And as local, as the Tsarina and 627 pointed out, we're really blessed to have Berkshire Mountain Bakery. Check them out--certainly as good as Rock Hill, which is also great.
I was really excited to see the posts about Haven as we used to go to Carol's now and then when in Lenox(We go to Lenox/Lee 10 or 12 times a year and we're heading there again this weekend. for the Stockbridge Christmas Concert,to buy more Barrington Coffee(the best coffees we've ever had),and to stock up on Nodine goodies at NeJaime's.
I'm defintely going to stop at Haven and try some of their breakfast pastries..
I've never seen such a wide discrepancy of opinions about a place.
Usually there is a consensus about good restaurants in the area.
We Chezx Nous,Rouge,and when well-financed we even to go Wheatleigh rarely(but not this year I'm afraid).
Will let you know what we think of Haven when we get back.
We also have cocktails at the Red Lion(with the early-day bartender;the old bartender at the end of the day is miserble and testy) and the dinner food is over-priced for what you get there.
Breakfast is elegant there and the food ,while a bit pricy,is good and the coffee is from Barrington's so it's just fine also.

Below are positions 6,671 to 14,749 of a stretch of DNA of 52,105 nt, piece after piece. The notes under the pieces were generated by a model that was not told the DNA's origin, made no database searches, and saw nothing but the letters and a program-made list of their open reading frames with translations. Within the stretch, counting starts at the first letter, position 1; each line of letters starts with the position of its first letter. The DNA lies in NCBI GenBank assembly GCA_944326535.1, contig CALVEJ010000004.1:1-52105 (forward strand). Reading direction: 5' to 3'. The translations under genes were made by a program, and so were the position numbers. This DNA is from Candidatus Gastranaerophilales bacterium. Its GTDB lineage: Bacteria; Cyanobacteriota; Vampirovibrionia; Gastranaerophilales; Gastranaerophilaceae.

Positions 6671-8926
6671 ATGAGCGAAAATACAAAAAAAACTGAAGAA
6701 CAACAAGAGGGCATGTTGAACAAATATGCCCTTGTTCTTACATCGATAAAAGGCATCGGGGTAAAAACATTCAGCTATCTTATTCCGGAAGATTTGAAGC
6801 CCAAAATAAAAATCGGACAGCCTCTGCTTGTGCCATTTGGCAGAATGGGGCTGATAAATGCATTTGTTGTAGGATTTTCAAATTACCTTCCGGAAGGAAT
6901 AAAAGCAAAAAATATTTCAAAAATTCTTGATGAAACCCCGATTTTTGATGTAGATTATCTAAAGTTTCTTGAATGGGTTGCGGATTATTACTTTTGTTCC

We were in Stockbridge last Saturday on the way home and we had breakfast at the restaurant just to the left of the Candle Shop in Stockbridge.
I can't think of the name of the place.
Nothing fancy but good food,very good coffee,and really good service.
We usually breakfast at Rosie's in Lee when we're in a hurry .
Good service,a few good specials ,and we enjoy their kiebasa with breakfast entrees.
Saturday night dinner is up for grabs.
Does Cafe' Lucia still serve their great Osso Bucco,does anyone know?
They took Osso Bucco off the menu af ew years ago as the price was approaching $45/meal because the owner told us the cost of the meat had risen so much.
We avoid Zinc religiously.
Their lousy service,small portions,and high prices have ruined more than one meal there for us over the years.
Any other favorites in the area from anyone?
Well, one of the very best places to eat in the Berkshires will require you to leave Lenox/Stockbridge and go all the way up to Pittsfield. BRIX is outstanding, and moderately priced as these things go, and has a terrific woman chef and a good wine list (it began life as a wine bar but now shines as a bistro).
Pretty sure Cafe Lucia (talk about high prices!) is already closed for the season, but you can check.